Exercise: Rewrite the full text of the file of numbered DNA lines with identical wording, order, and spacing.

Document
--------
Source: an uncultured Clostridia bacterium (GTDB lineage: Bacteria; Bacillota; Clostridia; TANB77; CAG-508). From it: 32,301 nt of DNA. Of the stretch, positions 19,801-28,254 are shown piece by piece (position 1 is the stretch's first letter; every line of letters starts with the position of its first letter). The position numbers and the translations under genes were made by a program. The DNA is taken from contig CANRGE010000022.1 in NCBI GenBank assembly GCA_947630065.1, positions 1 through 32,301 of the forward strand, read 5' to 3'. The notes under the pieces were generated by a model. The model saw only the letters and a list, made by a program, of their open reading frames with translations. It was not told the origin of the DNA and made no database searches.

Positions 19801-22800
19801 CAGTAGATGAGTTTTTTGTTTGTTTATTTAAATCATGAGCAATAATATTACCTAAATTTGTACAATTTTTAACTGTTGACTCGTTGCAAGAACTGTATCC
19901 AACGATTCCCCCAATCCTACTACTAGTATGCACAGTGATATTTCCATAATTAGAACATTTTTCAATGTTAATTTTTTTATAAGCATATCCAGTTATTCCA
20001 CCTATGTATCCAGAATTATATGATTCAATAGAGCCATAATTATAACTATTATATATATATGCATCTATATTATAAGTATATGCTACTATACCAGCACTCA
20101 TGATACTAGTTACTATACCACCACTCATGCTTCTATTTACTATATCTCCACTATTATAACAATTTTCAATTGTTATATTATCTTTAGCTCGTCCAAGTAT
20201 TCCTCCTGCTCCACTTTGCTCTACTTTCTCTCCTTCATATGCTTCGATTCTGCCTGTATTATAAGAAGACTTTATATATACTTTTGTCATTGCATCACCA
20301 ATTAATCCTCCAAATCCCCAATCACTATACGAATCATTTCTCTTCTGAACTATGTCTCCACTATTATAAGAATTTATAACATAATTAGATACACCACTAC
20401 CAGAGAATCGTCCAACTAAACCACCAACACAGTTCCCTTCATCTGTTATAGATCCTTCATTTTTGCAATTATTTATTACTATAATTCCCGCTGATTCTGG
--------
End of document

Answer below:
Source: an uncultured Clostridia bacterium (GTDB lineage: Bacteria; Bacillota; Clostridia; TANB77; CAG-508). From it: 32,301 nt of DNA. Of the stretch, positions 19,801-28,254 are shown piece by piece (position 1 is the stretch's first letter; every line of letters starts with the position of its first letter). The position numbers and the translations under genes were made by a program. The DNA is taken from contig CANRGE010000022.1 in NCBI GenBank assembly GCA_947630065.1, positions 1 through 32,301 of the forward strand, read 5' to 3'. The notes under the pieces were generated by a model. The model saw only the letters and a list, made by a program, of their open reading frames with translations. It was not told the origin of the DNA and made no database searches.

Positions 19801-22800
19801 CAGTAGATGAGTTTTTTGTTTGTTTATTTAAATCATGAGCAATAATATTACCTAAATTTGTACAATTTTTAACTGTTGACTCGTTGCAAGAACTGTATCC
19901 AACGATTCCCCCAATCCTACTACTAGTATGCACAGTGATATTTCCATAATTAGAACATTTTTCAATGTTAATTTTTTTATAAGCATATCCAGTTATTCCA
20001 CCTATGTATCCAGAATTATATGATTCAATAGAGCCATAATTATAACTATTATATATATATGCATCTATATTATAAGTATATGCTACTATACCAGCACTCA
20101 TGATACTAGTTACTATACCACCACTCATGCTTCTATTTACTATATCTCCACTATTATAACAATTTTCAATTGTTATATTATCTTTAGCTCGTCCAAGTAT
20201 TCCTCCTGCTCCACTTTGCTCTACTTTCTCTCCTTCATATGCTTCGATTCTGCCTGTATTATAAGAAGACTTTATATATACTTTTGTCATTGCATCACCA
20301 ATTAATCCTCCAAATCCCCAATCACTATACGAATCATTTCTCTTCTGAACTATGTCTCCACTATTATAAGAATTTATAACATAATTAGATACACCACTAC
20401 CAGAGAATCGTCCAACTAAACCACCAACACAGTTCCCTTCATCTGTTATAGATCCTTCATTTTTGCAATTATTTATTACTATAATTCCCGCTGATTCTGG